Expand primary care training in Michigan, especially for underserved communities

By Ernie Yoder

In a commentary published recently in Free Press (“Lack of residencies leaves med school graduates without a career path,” May 21), the critical shortage of primary care physicians needs to be viewed as comparable to any infrastructure issue we may choose to identify. As the author of the Free Press commentary notes, there is a lack of residency programs for training new medical graduates, as we face an extreme shortage of physicians in the coming decade.

Indeed, according to Kaiser Family Foundation data, Michigan has 269 primary care professional shortage areas with nearly 3 million people living in parts of the state with an inadequate population-to-provider ratio.

The Michigan Academy of Family Physicians reports that Michigan will be short 860 primary care physicians by 2030. These shortages pose a major risk to patients, especially in rural and underserved communities.

In June, 24 residents will complete their training at Authority Health’s Graduate Medical Education Teaching Health Center program, one of the few programs in the nation that focuses training of physician in community health centers in underserved communities. Our physicians are steeped in how social determinants impact the health of vulnerable populations and how population health is as individual health. Our physicians understand how trauma – often generational trauma – influences the health of our patients. And they understand the implications of racism on health.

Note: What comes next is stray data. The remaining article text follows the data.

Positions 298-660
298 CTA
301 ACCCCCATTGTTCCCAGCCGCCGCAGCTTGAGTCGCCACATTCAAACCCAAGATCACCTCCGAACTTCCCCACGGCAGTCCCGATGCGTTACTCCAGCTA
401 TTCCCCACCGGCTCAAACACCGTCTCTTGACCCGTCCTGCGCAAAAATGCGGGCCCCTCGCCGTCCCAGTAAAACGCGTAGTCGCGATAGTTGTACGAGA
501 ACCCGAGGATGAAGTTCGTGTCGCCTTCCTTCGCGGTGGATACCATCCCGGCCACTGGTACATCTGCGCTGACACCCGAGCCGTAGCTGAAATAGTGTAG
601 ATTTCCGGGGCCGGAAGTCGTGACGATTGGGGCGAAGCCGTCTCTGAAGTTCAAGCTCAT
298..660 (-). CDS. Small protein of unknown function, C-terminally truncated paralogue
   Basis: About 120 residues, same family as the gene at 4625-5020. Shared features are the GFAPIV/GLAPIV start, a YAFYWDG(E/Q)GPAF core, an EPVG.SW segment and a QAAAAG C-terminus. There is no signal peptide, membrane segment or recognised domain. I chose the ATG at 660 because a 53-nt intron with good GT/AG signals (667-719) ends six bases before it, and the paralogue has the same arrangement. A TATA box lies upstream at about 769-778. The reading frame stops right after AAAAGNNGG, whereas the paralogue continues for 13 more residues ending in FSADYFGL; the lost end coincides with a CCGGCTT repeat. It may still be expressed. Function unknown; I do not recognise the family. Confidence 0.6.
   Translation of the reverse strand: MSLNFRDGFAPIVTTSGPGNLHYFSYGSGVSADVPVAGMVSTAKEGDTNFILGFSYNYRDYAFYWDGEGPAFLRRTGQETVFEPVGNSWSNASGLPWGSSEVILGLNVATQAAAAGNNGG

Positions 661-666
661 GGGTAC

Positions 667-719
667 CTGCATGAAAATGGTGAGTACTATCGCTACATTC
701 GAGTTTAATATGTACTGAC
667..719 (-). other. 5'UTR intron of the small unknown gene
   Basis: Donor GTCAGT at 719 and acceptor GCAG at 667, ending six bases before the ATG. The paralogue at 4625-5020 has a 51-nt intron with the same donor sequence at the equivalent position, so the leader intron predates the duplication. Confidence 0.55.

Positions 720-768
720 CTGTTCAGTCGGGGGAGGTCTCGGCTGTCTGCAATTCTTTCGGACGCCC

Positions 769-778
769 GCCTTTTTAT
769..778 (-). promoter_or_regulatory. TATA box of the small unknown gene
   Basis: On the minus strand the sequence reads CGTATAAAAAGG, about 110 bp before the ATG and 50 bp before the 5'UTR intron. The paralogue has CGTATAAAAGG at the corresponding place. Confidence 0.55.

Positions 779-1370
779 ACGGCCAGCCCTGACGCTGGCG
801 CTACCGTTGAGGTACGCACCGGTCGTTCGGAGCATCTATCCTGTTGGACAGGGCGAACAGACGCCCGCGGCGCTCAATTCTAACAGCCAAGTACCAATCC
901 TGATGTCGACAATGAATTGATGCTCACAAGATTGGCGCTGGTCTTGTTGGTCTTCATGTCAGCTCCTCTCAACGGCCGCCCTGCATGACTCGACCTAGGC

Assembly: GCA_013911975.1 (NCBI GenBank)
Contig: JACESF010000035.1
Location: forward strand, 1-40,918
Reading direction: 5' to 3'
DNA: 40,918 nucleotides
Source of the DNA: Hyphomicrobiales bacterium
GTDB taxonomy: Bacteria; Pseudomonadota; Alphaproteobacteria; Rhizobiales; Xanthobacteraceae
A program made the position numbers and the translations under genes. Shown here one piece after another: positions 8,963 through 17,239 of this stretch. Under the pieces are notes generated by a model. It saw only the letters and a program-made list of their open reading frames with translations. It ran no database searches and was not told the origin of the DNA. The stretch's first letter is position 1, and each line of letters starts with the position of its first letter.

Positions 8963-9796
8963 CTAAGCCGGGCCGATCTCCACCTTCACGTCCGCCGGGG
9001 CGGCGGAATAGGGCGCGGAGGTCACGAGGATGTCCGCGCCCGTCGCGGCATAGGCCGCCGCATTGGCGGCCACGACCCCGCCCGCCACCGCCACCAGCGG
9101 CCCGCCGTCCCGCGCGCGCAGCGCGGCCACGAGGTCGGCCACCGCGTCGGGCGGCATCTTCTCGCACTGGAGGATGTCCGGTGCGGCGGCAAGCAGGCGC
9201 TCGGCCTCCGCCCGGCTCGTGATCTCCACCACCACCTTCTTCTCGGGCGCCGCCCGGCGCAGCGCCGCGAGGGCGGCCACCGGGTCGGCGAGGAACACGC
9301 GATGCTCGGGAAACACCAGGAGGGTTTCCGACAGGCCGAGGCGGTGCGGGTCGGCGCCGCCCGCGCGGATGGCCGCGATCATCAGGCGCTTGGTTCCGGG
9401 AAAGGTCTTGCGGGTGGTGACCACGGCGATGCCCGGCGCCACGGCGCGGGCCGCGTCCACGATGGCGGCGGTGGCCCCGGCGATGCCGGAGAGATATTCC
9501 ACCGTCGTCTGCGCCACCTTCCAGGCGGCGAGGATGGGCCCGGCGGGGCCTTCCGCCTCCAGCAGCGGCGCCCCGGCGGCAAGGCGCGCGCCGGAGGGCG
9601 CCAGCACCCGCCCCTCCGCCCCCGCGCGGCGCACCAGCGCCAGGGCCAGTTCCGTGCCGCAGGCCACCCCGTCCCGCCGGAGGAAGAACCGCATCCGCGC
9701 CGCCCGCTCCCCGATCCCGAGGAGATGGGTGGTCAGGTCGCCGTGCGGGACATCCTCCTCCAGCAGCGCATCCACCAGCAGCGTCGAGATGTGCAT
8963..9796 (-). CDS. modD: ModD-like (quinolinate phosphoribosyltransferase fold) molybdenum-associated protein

Our residents are more likely to find practice opportunities in underserved areas throughout the country because they choose to train here, and we encourage them to stay here.

We agree that we need more residency programs, but absolutely need to train more primary care physicians.

Ernie Yoder, M.D., Ph.D., is the Designated Institutional Officer for the Authority Health Graduate Medical Education Teaching Health Center Program.